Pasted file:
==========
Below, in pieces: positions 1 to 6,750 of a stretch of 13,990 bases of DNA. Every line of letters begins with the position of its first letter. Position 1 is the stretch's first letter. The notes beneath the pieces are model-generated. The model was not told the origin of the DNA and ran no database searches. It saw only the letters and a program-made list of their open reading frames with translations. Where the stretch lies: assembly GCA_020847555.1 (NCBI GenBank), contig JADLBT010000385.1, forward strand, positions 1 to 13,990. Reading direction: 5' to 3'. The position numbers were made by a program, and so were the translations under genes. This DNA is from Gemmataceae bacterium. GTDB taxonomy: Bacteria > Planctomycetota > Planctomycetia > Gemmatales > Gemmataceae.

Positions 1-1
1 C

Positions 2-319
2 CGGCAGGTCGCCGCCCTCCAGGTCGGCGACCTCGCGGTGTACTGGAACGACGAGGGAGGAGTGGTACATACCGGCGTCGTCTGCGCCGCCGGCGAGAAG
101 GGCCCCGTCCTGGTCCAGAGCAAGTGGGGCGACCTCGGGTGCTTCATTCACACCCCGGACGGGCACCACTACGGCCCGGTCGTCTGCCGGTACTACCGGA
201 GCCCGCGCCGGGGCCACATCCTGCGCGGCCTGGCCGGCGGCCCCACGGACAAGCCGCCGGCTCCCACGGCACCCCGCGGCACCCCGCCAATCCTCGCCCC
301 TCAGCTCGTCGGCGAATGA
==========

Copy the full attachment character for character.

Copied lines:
Below, in pieces: positions 1 to 6,750 of a stretch of 13,990 bases of DNA. Every line of letters begins with the position of its first letter. Position 1 is the stretch's first letter. The notes beneath the pieces are model-generated. The model was not told the origin of the DNA and ran no database searches. It saw only the letters and a program-made list of their open reading frames with translations. Where the stretch lies: assembly GCA_020847555.1 (NCBI GenBank), contig JADLBT010000385.1, forward strand, positions 1 to 13,990. Reading direction: 5' to 3'. The position numbers were made by a program, and so were the translations under genes. This DNA is from Gemmataceae bacterium. GTDB taxonomy: Bacteria > Planctomycetota > Planctomycetia > Gemmatales > Gemmataceae.

Positions 1-1
1 C

Positions 2-319
2 CGGCAGGTCGCCGCCCTCCAGGTCGGCGACCTCGCGGTGTACTGGAACGACGAGGGAGGAGTGGTACATACCGGCGTCGTCTGCGCCGCCGGCGAGAAG
101 GGCCCCGTCCTGGTCCAGAGCAAGTGGGGCGACCTCGGGTGCTTCATTCACACCCCGGACGGGCACCACTACGGCCCGGTCGTCTGCCGGTACTACCGGA
201 GCCCGCGCCGGGGCCACATCCTGCGCGGCCTGGCCGGCGGCCCCACGGACAAGCCGCCGGCTCCCACGGCACCCCGCGGCACCCCGCCAATCCTCGCCCC
301 TCAGCTCGTCGGCGAATGA